|Light Rail Transit Association - UK Development Group
FACT SHEET No 132
Years of unrelenting disagreement in Boston (Mass) between those strongly advocating the return of light rail to Arborway and the concerns about the effects on the rest of the system and the loss of parking along the route has reached a climax. The "trigger" for resolving this stand-off came in the form of an instruction to the MBTA (Massachusetts Bay Transportation Authority) to re-open the outer end of the GREEN line route "E" to Arborway. This ruling by the DEP (The Massachusetts Department of Environmental Protection) was made after the MBTA had failed to prove that a tram service was "unfeasible".
PCC TRAMS CLAIMED AS UNRELIABLE
This long standing and bitter confrontation actually started during December 1985 when the Arborway tram service was rather abruptly cut-back by about 3-kms to the Heath Street Loop. At the time it was reported as only a temporary measure until some street construction work had been completed. A further delay in restoring the service was put down to a lack of reliability by the trams on this corridor (1). A promise to restart the service when new LRV's had been delivered was not kept (2) and for 16 years the MBTA has resisted all moves to switch back from bus operation. The proposed idea of 60 foot (18.2m) long articulated buses burning compressed natural gas and running at 4 minute intervals during rush hours on what has now become the busiest route in Boston did not appeal to residents. Also, the well known passenger preference for trams compared with buses has only added to the seemingly impossible task that confronted MBTA, that of producing an "unfeasible" case for trams. This was eventually summed up by a transport consultant, QUOTE "A tram service tends to control traffic whereas a bus service is controlled by traffic". For the record, the MBTA was instructed to file its time plan for tramway reinstatement by the 31st of December 2001 at the latest and it is understood that reinstatement work will start in 2003.
PARKING PROVISION - A MAJOR STUMBLING BLOCK
For the past 16 years there appears to have been a psychological struggle, firstly with the concern of the traders about loss of parking, secondly environmentalists firmly believe that buses in narrow streets are a major contribution to health and safety problems and lastly by the passengers themselves who seem to prefer trams to buses anyway (3). Although there is a mountain of evidence that light rail would be good for trade and many traders support the reinstatement, there is concern by some about the upheaval of the restoration process.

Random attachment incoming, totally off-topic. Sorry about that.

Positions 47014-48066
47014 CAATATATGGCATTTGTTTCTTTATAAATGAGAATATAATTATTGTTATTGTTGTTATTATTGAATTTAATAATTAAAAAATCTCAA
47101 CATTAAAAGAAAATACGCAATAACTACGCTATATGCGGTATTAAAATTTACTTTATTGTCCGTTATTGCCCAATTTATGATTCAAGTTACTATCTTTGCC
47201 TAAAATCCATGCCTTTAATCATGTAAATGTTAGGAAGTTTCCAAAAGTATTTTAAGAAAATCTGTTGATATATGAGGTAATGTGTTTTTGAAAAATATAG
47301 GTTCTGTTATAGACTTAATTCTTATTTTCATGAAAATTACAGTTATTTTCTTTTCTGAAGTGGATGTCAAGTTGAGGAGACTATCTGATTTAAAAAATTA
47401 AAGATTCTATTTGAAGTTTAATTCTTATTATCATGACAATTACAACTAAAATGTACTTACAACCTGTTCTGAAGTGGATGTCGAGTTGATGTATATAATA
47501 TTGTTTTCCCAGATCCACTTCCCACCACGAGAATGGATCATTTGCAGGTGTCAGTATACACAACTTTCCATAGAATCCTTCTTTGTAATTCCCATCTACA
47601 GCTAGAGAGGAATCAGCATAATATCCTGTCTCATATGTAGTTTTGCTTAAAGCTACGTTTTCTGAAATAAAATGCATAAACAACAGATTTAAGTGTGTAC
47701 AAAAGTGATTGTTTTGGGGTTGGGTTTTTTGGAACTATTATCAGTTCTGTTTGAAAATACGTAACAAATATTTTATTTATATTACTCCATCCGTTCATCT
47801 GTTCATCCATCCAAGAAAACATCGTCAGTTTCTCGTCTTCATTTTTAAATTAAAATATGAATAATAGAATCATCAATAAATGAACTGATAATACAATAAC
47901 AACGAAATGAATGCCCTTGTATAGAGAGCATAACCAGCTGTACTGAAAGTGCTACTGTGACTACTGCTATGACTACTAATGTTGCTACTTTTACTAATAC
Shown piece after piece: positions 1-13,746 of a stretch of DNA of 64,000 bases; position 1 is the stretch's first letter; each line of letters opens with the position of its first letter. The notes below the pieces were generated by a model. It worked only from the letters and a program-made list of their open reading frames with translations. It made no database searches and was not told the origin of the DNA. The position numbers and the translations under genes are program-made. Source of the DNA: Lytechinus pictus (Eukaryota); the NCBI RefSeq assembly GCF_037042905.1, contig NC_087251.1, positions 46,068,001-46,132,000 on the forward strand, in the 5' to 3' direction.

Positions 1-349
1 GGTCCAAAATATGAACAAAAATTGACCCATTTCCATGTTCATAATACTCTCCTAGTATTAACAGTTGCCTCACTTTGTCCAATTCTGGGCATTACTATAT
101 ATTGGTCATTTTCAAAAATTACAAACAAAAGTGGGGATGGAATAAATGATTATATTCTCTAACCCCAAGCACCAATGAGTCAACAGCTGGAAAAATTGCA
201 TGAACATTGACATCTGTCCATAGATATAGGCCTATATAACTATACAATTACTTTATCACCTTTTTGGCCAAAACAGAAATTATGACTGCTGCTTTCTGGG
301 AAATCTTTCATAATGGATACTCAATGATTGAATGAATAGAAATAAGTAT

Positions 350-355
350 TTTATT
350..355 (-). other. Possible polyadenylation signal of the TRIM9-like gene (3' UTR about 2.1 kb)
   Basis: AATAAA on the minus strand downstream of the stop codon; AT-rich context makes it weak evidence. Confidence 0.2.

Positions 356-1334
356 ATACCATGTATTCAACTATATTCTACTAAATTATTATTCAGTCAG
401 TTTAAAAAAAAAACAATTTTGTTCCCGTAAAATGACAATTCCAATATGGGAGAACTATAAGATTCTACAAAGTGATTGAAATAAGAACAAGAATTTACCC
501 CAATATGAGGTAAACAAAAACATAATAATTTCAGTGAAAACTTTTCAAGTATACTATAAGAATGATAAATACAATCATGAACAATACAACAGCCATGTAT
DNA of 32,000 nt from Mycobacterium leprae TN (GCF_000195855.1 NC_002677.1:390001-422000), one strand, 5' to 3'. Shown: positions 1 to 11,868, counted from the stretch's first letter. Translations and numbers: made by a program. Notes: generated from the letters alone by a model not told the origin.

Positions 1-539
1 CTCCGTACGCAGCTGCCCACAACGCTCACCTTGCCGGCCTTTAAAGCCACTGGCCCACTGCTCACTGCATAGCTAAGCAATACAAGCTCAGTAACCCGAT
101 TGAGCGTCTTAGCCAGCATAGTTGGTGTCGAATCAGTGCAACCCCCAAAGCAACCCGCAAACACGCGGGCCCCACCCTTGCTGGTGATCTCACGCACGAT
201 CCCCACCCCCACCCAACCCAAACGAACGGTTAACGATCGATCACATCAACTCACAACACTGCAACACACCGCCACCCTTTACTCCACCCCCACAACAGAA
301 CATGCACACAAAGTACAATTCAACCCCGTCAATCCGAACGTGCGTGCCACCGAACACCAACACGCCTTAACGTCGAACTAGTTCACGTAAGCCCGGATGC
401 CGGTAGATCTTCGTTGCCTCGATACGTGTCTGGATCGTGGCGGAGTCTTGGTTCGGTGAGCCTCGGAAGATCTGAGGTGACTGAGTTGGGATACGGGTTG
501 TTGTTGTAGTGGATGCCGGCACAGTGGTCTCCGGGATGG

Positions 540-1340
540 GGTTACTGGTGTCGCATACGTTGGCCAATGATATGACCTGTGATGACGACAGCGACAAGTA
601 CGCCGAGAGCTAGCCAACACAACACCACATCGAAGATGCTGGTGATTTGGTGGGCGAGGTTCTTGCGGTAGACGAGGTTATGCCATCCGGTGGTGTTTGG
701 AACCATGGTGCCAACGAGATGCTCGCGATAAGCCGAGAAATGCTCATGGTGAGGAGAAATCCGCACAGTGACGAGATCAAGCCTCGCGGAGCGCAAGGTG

ENGINEERING PROBLEMS - DECIDING FACTORS
From an engineering standpoint, tram reinstatement would not be an easy option because of the width of the street, only 40 feet (12m) in places. One very important difficulty though, applicable to both trams and buses, is the necessity to comply with the ADA (American with Disabilities Act) standards. Working examples from Europe could probably play a major part in helping to establish safety procedures when boarding transit vehicles in narrow streets. Being mindful of this could be of benefit when reviewing the two options considered for the extension on from Huntington Avenue to Forest Hills. (4)
BOSTON - BACKGROUND INFORMATION
The 37.6-km, 4 route Green Line network operated by MBTA, is one of the most heavy used parts of Boston's transit system and claimed to be handling an average of 225 000 passengers/day. (The suggestion that the Green Line trunk section would be unable to handle the extra passenger traffic if Arborway was reinstated will no doubt have entered the equation during discussions). Of the four routes that make up the Green Line, the branch that now goes to Riverside is the longest. This was a former commuter railway line which in 1959 was converted to light rail and then connected to the Green Line network (5). Less well known is an isolated tram line extending for 2.55 miles (4.1-km) from the Red heavy rapid transit line at Ashmont to Mattapan and operated by PCC type trams (6).
HESITATION AT OFFICIAL LEVEL
Reports circulating within the US Transportation Research Board give some indication of the complexity of the Bus/LRT debate and throws some light onto the "stand-off" in Boston. For instance, the GAO (General Accounting Office) report, "Bus Rapid Transit Shows Promise" does little to clarify attitudes, especially the Federal Transit Administration's reported policy : "Think Rail, Use Buses" (7).
Boston, like many other places, has been caught up in a TRAM/BUS debate involving narrow thoroughfares. A vast amount practical experience in Europe though has-demonstrated that "narrow street operation" with trams is far more passenger friendly and less demanding on road space because with orderly parking bays between tram stops it will be motorist friendly also.
In 2002 The MBTA created the Arborway Rail Restoration Project Advisory Committee (ARRPAC), an official body composed of members of the community, technical personnel, representatives of city and state agencies, and other interested parties to make recommendations on restoration of the Green Line. For further information see the arborway committee website.